My mother had one sibling, a reprobate and ne'er-do-well named Bob. I never met the man. There was always a bit of tension in my family about Bob's situation. I can't ever recall my parents fighting with one another, but I do remember a tense scene for a few summer days when I was young when my mother proposed allowing Bob to move in with our family until he got his life straightened out. Our tiny suburban house was already tight with my parents and three siblings, and I foresaw a catastrophe if we stuffed in another person--and a stranger as well. My father must have felt the same way, because Bob never showed up at the door, and after a while the whole affair receded into history.
My parents, despite both working, were of very modest means. We took two family vacations during the entire time I was growing up, one to see Niagara Falls, and the other to swim in the ocean at Virginia Beach, Virginia. Because they couldn't afford it, my parents never allowed themselves to be bitten by the travel bug.
I was out of the house and in college when my uncle Bob died. At the time, he had been living in Pueblo, Colorado. So, it came as a bit of a surprise to me when my mother called to inform me that she and my dad were going to drive from Cleveland, Ohio to Pueblo to take care of Bob's funeral and affairs. A few days following the funeral, I received a postcard from my parents; after they had taken care of Bob's affairs, they had driven further west to Delta, Colorado to visit the Black Canyon of the Gunnison National Monument (since re-designated a national park). I was left with two questions upon receiving their card: (1) Black Canyon of the Gunnison National Monument (huh?) and (2) of all the places to visit in the West, why there?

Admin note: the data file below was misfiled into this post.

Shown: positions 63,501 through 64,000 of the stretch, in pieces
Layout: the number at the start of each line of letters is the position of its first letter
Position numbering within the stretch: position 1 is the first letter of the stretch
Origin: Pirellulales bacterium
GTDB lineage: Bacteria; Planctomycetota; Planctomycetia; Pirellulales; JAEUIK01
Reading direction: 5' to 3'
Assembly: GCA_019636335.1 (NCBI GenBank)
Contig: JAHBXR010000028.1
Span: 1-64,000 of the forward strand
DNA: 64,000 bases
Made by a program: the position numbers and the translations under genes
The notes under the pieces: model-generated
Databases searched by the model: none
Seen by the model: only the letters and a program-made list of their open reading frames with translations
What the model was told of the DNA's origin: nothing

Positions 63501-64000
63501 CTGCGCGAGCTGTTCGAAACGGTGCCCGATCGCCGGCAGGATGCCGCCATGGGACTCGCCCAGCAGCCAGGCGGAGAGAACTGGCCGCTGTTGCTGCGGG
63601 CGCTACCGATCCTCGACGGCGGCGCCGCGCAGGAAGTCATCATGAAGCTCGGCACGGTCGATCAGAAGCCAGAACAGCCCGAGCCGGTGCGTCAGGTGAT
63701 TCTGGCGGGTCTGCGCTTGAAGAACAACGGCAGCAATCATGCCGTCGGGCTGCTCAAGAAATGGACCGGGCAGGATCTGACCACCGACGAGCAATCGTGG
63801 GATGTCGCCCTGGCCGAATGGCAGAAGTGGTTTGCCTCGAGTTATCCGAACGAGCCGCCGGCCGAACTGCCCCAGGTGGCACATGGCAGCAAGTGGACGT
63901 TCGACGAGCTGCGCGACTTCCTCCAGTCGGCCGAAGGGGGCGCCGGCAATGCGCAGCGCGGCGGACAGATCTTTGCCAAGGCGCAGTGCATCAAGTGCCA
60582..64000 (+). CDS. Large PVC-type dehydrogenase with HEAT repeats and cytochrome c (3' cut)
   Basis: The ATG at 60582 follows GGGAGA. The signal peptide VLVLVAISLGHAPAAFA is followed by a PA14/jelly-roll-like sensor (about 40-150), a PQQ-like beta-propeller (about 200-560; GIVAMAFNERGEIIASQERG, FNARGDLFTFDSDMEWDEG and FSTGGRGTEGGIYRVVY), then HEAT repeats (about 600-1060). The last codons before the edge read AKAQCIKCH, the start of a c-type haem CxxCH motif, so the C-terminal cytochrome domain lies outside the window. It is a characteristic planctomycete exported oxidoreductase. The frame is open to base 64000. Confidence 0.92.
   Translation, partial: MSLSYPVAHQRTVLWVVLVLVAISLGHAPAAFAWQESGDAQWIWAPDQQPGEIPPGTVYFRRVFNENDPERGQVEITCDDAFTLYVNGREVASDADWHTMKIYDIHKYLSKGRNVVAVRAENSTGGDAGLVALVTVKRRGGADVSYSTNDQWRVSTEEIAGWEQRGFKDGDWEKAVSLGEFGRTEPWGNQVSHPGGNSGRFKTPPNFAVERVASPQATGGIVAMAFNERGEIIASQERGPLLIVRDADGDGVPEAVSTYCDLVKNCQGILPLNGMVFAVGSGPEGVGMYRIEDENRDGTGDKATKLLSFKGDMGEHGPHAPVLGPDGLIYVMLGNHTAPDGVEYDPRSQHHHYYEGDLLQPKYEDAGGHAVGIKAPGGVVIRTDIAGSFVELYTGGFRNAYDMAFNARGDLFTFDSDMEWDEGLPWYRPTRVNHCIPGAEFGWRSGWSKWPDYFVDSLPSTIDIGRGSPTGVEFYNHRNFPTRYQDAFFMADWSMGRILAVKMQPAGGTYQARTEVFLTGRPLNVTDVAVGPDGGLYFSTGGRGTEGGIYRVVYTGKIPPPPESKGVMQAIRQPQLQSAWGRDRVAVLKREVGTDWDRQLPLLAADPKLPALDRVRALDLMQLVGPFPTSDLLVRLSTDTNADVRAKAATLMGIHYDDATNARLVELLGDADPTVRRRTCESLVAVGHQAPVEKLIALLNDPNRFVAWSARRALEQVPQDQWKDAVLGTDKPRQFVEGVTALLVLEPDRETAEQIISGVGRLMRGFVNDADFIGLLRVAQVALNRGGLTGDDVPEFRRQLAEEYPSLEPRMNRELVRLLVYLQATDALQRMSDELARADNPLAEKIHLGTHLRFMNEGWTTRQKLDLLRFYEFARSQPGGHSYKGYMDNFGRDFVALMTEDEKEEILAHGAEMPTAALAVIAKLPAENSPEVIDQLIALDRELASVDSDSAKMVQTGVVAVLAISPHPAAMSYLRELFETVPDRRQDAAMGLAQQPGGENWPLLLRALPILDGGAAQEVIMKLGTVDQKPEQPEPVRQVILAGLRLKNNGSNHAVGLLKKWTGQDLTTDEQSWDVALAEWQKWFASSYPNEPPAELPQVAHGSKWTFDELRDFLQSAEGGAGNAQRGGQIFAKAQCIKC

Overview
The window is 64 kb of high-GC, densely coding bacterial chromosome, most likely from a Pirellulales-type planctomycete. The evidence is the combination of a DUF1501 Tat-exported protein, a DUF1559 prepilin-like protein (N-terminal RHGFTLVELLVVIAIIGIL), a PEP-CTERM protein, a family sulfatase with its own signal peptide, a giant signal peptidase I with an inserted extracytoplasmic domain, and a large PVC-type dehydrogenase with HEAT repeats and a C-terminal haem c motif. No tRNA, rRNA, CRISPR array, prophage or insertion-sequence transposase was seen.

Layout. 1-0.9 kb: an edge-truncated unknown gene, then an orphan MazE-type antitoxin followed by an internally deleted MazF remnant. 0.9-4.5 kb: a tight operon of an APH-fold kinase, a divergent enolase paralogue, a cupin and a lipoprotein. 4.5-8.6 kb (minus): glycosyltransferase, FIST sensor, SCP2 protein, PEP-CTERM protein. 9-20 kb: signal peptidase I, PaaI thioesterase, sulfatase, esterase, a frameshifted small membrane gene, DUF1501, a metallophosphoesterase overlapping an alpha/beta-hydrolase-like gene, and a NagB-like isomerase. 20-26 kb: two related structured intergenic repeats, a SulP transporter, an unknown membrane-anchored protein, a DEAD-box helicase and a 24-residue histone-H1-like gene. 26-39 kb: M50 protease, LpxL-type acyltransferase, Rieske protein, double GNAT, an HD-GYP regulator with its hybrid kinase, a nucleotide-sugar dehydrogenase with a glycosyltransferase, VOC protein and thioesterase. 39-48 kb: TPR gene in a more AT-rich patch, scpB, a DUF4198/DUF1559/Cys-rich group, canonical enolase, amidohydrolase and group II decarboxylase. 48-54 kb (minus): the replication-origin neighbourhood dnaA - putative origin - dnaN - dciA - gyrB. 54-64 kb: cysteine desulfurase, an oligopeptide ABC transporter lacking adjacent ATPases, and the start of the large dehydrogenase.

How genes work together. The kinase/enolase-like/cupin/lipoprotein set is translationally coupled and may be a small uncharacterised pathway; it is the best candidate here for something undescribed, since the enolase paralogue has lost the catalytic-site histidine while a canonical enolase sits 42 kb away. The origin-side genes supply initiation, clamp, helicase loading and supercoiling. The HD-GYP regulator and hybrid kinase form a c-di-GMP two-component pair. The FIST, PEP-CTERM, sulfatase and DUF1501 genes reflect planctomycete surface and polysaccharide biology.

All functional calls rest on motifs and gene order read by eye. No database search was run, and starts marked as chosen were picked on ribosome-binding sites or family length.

|A typical view of the Black Canyon of the Gunnison. The Gunnison River is visible in the lower left of the image.|
|Kali at the Gunnison Point Overlook. The day we visited was hot, humid and hazy.|
|Pink and grey|
|The Painted Wall|
|A pink pegmatite alvar, with the partially snowy Mummy Mountains in the far distance across the canyon.|
|An iridescent green, pollen dusted native bee in a rose-pink cactus flower.|
|A woodpecker fancied this dead juniper|
|Broad and dark-leaved Arrowleaf Balsamroot plants (Balsamorhiza saggitata) were abundant in the park, but few retained their flowers this late in the season.|
|A rock garden; the lupines were especially numerous and beautiful.|
|A lichen-encrusted pinyon pine limb.|
|Juniper on a pink pegmatite alvar|
|My favorite image from the visit|